Wednesday 28 December 2022

The Sane Psychiatrist. (or, it ain't easy being a shrink!)

   It's not easy being a shrink.  Nobody ever let's you forget it.  Everyone is just a little apprehensive, that you look right through the skin and fat and bones that shelter the few pounds of jelly in your skull that determines everything you think and do.  They think you know just how vulnerable it is - and you do!!  I have a thousand stories of the strange results of its gyrations.

The Manipulator

     I hadn’t seen my cousin Peggy McGoldrick  since she she came over  from Dublin to visit us in Canada in 2012, the year after her divorce.   She was staying with a friend in Toronto, convalescing from the effects of a two-year marriage which had gone sour after a few months, and that took longer to recover from than the marriage had lasted.   Maggie and I live on a small farm two and a half-hours drive from Toronto.   When her father, my Uncle Jimmy, phoned us to suggest  that  since she was in Canada we might like to have her visit us, ("you know, it would help her to get over things"), we were more than willing to do so.   My Uncle Jimmy was a special person, despite his idiosyncrasies, and was especially kind to Maggie and me, eons ago, when we were first going out together.   He was a great fly fisherman and had often tried to interest me in that art when I was a kid.   The problem was that if we didn’t catch something in the first thirty minutes I rapidly lost interest.       Anyway, Maggie phoned Peggy, and in her warm and welcoming way she soon convinced her to spend a week or two with us.    
     She had been a spoilt kid as I remembered her, but she turned out to be good company and we had a nice couple of weeks together, despite her underlying post divorce blues.   She had a great sense of humour and if ever I gently nudged the conversation in the direction of her marriage, she found a good-humoured way to firmly steer the conversation in another direction.  She wasn't having any snooping from me!  However, when we were saying our good-byes, her parting words to me were “since you’re such an expert on marriage, maybe someday we’ll see if you can evaluate what went wrong with mine.”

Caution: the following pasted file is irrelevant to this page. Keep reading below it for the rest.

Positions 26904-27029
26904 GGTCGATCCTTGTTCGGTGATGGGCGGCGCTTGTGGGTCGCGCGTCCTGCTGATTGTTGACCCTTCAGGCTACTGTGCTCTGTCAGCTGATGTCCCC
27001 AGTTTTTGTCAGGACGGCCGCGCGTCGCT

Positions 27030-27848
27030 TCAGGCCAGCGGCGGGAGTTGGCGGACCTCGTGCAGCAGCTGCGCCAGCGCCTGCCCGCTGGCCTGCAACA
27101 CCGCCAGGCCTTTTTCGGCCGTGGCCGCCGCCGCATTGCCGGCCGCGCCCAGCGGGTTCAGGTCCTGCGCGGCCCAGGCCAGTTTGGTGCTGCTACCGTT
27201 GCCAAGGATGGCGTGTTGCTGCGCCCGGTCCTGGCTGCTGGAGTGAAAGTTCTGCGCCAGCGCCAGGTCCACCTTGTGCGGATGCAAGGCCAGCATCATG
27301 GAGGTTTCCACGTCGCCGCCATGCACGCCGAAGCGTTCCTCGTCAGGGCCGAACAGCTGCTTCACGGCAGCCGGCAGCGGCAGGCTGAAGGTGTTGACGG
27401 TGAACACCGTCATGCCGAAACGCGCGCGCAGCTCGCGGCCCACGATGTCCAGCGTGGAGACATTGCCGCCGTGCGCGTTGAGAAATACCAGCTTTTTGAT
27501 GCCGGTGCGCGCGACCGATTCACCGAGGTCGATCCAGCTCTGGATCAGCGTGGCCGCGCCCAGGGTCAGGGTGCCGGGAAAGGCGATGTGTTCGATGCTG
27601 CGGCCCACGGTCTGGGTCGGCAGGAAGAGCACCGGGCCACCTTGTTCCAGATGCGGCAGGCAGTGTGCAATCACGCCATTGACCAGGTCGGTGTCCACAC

I had in arrived in Dublin a couple of days earlier for the funeral of an old friend and to fulfill my commitment as the executor of her will.  For various reasons Maggie couldn't come at this time so I was on my own.  I phoned Jimmy soon after my arrival in Dublin and he had invited me over to dinner.

“Mary’s away too’, he said when he heard Maggie wasn’t with me.  “Come over and I’ll show you what a good piece of fish should taste like.  I’m a pretty good cook you know and I caught the fish myself.”

 I arrived on Sunday evening and was surprised when Peggy, his daughter opened the door delightedly. 

“It’s good to see you, ”, She said.   “It’s been a long time”.

“Yes,” I said, “I've tried phoning you several times when I knew I was coming but never actually managed to connect.

It was a fine dinner and Uncle Jimmy made much of the facts that he’d caught the trout and shot the partridges, and talked as though he’d cooked the whole dinner, even though I knew it was Peggy who’d done most of the work.   We talked a lot about the good old days, and the more we sipped our 'Bushmills Black' the better they seemed.

“And what’s new with you, Peggy,” I said.

“Quite a bit,” she said happily, “ I’m getting married – again” and then, more seriously,

“You remember, when I visited you in Canada a couple of years ago and you said to me that that we could discuss what happened in my marriage, and I brushed it aside mainly, I suppose, because I just wasn’t ready yet- too painful.   Well, I think I’m ready for that now.   I know that things are going to be right with Hugh, but I still think I should learn as much from my failure as possible.    Does your offer still hold?”

“It certainly does, “ I said, “after all, if we don’t learn from our mistakes we are doomed to repeat them, and this is a good time to do this, if it won’t embarrass your Dad.”

     I glanced over at Uncle Jimmy.

    “It won’t embarrass him,” she answered for him, “will it, daddy?  It’ll just bore him to death.  He and Mom lived through all that too, and I don’t think I could ever have gotten through that time without their support.”

            “Go ahead,” Uncle Jimmy lit up his pipe contentedly, “maybe we’ll all learn something”. 

            I said, “I know there’s a great danger in trying to simplify complex situations, but usually people used to manage to handle the myriad of minor irritations associated with day to day living within their marriage.  These days people are much more inclined to walk away at the first major confrontation rather than try to work them out.   A great deal depends on how good the marriage was in the first place and in the flexibility of the couple.  Why do you think your marriage failed?